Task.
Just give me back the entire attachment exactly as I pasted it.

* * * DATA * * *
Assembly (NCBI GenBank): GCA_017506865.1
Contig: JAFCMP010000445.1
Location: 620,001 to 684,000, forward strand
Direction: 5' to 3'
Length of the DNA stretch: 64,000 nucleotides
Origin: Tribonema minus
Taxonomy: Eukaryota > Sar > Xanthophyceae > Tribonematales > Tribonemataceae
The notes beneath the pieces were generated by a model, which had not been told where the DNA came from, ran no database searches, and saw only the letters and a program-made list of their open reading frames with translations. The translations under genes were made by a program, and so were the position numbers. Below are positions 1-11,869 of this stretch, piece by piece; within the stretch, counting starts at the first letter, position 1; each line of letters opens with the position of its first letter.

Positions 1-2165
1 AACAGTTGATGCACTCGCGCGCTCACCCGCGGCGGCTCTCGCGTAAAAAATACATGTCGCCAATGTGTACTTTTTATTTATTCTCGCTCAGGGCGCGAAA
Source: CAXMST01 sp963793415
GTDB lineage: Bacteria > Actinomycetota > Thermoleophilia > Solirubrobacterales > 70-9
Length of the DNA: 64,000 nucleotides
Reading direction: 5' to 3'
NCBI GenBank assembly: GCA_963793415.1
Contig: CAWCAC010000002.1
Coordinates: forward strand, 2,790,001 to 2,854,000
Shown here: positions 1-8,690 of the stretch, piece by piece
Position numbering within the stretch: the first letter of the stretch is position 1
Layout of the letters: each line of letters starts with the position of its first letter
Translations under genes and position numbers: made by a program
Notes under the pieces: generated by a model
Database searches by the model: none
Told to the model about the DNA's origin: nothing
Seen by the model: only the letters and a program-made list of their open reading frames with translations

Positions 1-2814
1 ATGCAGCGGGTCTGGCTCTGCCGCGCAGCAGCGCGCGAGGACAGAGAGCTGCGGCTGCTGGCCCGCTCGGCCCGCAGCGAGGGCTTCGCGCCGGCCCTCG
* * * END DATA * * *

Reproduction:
Assembly (NCBI GenBank): GCA_017506865.1
Contig: JAFCMP010000445.1
Location: 620,001 to 684,000, forward strand
Direction: 5' to 3'
Length of the DNA stretch: 64,000 nucleotides
Origin: Tribonema minus
Taxonomy: Eukaryota > Sar > Xanthophyceae > Tribonematales > Tribonemataceae
The notes beneath the pieces were generated by a model, which had not been told where the DNA came from, ran no database searches, and saw only the letters and a program-made list of their open reading frames with translations. The translations under genes were made by a program, and so were the position numbers. Below are positions 1-11,869 of this stretch, piece by piece; within the stretch, counting starts at the first letter, position 1; each line of letters opens with the position of its first letter.

Positions 1-2165
1 AACAGTTGATGCACTCGCGCGCTCACCCGCGGCGGCTCTCGCGTAAAAAATACATGTCGCCAATGTGTACTTTTTATTTATTCTCGCTCAGGGCGCGAAA
Source: CAXMST01 sp963793415
GTDB lineage: Bacteria > Actinomycetota > Thermoleophilia > Solirubrobacterales > 70-9
Length of the DNA: 64,000 nucleotides
Reading direction: 5' to 3'
NCBI GenBank assembly: GCA_963793415.1
Contig: CAWCAC010000002.1
Coordinates: forward strand, 2,790,001 to 2,854,000
Shown here: positions 1-8,690 of the stretch, piece by piece
Position numbering within the stretch: the first letter of the stretch is position 1
Layout of the letters: each line of letters starts with the position of its first letter
Translations under genes and position numbers: made by a program
Notes under the pieces: generated by a model
Database searches by the model: none
Told to the model about the DNA's origin: nothing
Seen by the model: only the letters and a program-made list of their open reading frames with translations

Positions 1-2814
1 ATGCAGCGGGTCTGGCTCTGCCGCGCAGCAGCGCGCGAGGACAGAGAGCTGCGGCTGCTGGCCCGCTCGGCCCGCAGCGAGGGCTTCGCGCCGGCCCTCG